Honduras: The importance of intellectual property for entrepreneurs and their most common mistakes when choosing their brand

Written by:

Sandra Amaya


Throughout my career I have known many cases of brands that have managed to position themselves successfully in the market in a short amount of time and unfortunately I have also witnessed how these companies have been forced to change the name of the main brand and to withdraw from the market as much advertising and products or services they had already made available to consumers, all because they had not given importance to the protection of their intellectual property. No previous studies of feasibility and availability of the brand were made and they were launched to the market with a great advertising campaign, seeming at that time everything was going well and then the entrepreneur decides to start the process of brand registration, it is at this point that he realizes that the brand is not available and he will have to irremediably take a step back and start again with another sign.


The fact of being good at a business and developing prestige inevitably generates fraudulent imitation, since it is easier to grab hold of the merchant who is on the rise and parasitically profit from his or her reputation. These competitors in many occasions go ahead and register the trademarks, leaving the honest trader with a case of unfair competition.


These cases are common and are the result of not valuing the brand; these entrepreneurs have neglected the armor of their most important intangible asset, “the brand or sign“.


The most common errors:


  1. Believing that having the company or business registered in the Public Registry of Commerce is sufficient. The brand and the Commercial Name are different from the name of the company, of the enterprise, there are some entrepreneurs who associate the name of the company with those of their products or services and that’s alright, however, the brand with which it is distinguished must be original, dissimilar and novel in the market.
  2. Starting the commercialization of the products and services without stopping to analyze the availability of the trademark in the market and at the registration level. It is common that, once an advertising campaign has started, or after the products or services have been launched on the market, the entrepreneur receives a call or a cease and desist letter prohibiting the use of a trademark that belongs to somebody else, because availability studies were not carried out previously.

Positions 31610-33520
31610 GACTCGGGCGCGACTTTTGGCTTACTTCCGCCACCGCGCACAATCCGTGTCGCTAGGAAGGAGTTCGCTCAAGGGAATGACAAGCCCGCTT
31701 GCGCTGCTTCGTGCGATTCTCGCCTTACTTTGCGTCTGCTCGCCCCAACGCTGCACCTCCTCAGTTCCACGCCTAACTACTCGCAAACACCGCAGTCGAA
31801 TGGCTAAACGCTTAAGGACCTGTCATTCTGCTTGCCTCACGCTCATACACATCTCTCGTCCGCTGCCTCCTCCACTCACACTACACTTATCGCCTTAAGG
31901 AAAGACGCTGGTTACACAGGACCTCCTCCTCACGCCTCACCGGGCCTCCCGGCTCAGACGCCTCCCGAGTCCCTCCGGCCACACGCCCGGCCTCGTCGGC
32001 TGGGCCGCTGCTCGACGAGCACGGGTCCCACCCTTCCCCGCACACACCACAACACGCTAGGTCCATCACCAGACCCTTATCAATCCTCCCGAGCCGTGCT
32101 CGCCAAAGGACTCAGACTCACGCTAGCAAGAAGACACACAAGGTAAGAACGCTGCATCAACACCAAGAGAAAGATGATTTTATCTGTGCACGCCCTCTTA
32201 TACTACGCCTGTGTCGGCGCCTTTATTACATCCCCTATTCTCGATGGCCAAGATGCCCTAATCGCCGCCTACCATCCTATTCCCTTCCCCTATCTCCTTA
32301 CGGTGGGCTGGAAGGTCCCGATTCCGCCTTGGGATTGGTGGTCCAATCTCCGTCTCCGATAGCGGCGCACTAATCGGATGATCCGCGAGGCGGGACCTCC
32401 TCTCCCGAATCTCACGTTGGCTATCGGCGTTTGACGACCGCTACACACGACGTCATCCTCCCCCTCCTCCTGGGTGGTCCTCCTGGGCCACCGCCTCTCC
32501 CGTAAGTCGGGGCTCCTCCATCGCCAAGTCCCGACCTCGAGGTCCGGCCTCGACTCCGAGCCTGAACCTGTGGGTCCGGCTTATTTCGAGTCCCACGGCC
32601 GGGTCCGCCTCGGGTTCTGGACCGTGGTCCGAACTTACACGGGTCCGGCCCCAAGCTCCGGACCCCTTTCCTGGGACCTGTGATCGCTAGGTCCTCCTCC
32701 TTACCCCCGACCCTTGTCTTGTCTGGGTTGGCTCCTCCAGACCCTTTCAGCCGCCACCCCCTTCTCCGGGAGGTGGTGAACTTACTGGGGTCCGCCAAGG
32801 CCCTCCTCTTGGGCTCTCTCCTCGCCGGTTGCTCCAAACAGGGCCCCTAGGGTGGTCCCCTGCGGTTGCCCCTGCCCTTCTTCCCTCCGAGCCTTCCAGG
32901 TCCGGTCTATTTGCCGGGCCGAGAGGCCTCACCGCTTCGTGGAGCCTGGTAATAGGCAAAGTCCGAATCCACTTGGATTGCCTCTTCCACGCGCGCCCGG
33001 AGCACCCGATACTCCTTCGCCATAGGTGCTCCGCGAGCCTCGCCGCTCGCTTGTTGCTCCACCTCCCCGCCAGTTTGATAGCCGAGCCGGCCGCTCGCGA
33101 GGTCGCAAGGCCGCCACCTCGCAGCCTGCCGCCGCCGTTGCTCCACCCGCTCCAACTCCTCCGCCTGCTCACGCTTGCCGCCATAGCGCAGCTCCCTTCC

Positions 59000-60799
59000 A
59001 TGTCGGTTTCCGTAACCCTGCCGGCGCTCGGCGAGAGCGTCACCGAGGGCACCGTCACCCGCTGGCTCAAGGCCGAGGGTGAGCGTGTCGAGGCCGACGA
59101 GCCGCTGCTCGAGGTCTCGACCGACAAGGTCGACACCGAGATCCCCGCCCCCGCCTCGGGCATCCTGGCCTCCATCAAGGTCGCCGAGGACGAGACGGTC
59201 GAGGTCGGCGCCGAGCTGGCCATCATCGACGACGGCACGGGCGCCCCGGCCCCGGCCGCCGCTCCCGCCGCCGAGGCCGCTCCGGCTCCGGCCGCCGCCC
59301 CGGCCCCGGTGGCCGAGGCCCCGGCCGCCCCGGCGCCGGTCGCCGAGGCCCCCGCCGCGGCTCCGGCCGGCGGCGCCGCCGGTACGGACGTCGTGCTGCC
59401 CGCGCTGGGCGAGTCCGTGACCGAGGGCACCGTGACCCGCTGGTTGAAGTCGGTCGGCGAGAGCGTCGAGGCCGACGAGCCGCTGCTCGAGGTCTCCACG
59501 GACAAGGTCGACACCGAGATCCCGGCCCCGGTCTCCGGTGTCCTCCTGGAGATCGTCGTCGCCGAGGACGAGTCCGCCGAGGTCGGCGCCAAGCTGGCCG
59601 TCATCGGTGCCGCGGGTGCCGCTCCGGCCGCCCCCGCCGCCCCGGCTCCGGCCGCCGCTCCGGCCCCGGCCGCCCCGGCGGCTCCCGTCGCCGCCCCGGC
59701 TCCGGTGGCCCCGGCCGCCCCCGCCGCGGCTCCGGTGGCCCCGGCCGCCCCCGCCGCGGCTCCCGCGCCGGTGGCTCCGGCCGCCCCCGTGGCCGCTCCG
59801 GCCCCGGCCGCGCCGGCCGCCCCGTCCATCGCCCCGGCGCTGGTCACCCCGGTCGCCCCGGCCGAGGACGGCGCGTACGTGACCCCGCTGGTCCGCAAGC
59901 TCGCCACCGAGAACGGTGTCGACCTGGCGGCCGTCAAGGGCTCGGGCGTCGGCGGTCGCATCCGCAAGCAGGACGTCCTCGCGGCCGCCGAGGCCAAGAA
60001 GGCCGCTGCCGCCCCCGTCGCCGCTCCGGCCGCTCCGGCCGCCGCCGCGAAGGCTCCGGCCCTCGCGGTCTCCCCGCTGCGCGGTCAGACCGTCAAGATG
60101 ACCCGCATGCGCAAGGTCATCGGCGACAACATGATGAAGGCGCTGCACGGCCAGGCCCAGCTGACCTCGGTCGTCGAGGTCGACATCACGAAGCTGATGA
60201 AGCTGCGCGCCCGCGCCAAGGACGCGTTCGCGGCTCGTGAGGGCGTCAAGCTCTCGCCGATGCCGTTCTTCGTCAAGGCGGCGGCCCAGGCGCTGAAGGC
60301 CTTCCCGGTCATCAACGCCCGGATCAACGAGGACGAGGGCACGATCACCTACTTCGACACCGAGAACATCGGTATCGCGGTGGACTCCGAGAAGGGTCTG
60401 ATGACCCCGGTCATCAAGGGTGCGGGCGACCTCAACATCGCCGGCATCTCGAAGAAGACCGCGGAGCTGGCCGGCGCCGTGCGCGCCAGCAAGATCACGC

3. Using weak, common or generic brands. The farther away from common elements the better, since one of the registrability requirements is that the trademark must be different, original and capable of distinguishing the products from other competitors in the market. If you offer internet services, do not use CYBER CAFÉ, if you sell dairy products do not use DAIRIES OF OLANCHO, if you have computer maintenance services do not use COMPUSERVICES, etc.
  4. Using the trademark without registering it at the Industrial Registration Office. This is common, entrepreneurs usually do not register the trademarks, they wait until they have enough money to protect themselves and this is a serious mistake that can be very expensive and very risky, why? Because when a trader wants to assert his or her right against third parties that without the trader’s consent use the trademark in the market, they face several scenarios:

a. Initially, if a complaint is filed for acts of unfair competition or infringement of intellectual property rights, the Registry office requires that the complainant has the trademark that has been infringed registered. The registration process takes approximately 7 to 9 months if there are no objections or oppositions. Meanwhile, the infringer may continue to use the trademark freely. It may seem unfair, but this is how the system is established.

b. In the event that the affected party wishes to oppose the registration of a trademark that is in process, he or she must do so through his legal representative by filing an opposition action, but once again the Registry requires that the opponent has previously filed the application for registration and prove the prior use of the trademark in the national market. If you are successful in the opposition process and win the registration of the mark, you must in the future watch that similar trademarks are not used or registered to avoid dilution of the mark in the market.

c. Now let’s consider that the entrepreneur is the one who is using another’s trademark, he or she faces multiple complaints both by administrative and criminal routes, aside from the payment of damages by civil law means. It can be expensive to defend the trademark, but it is more expensive to be defended against an infringement.


All these problems can be avoided if the corresponding legal mechanisms for the protection of intellectual property rights are used.  A previous feasibility or availability study is not expensive and further inconveniences are avoided in the future. It is recommended to start the company with a good foundation, protecting the most important asset and thus avoiding costly legal processes and many unnecessary concerns.

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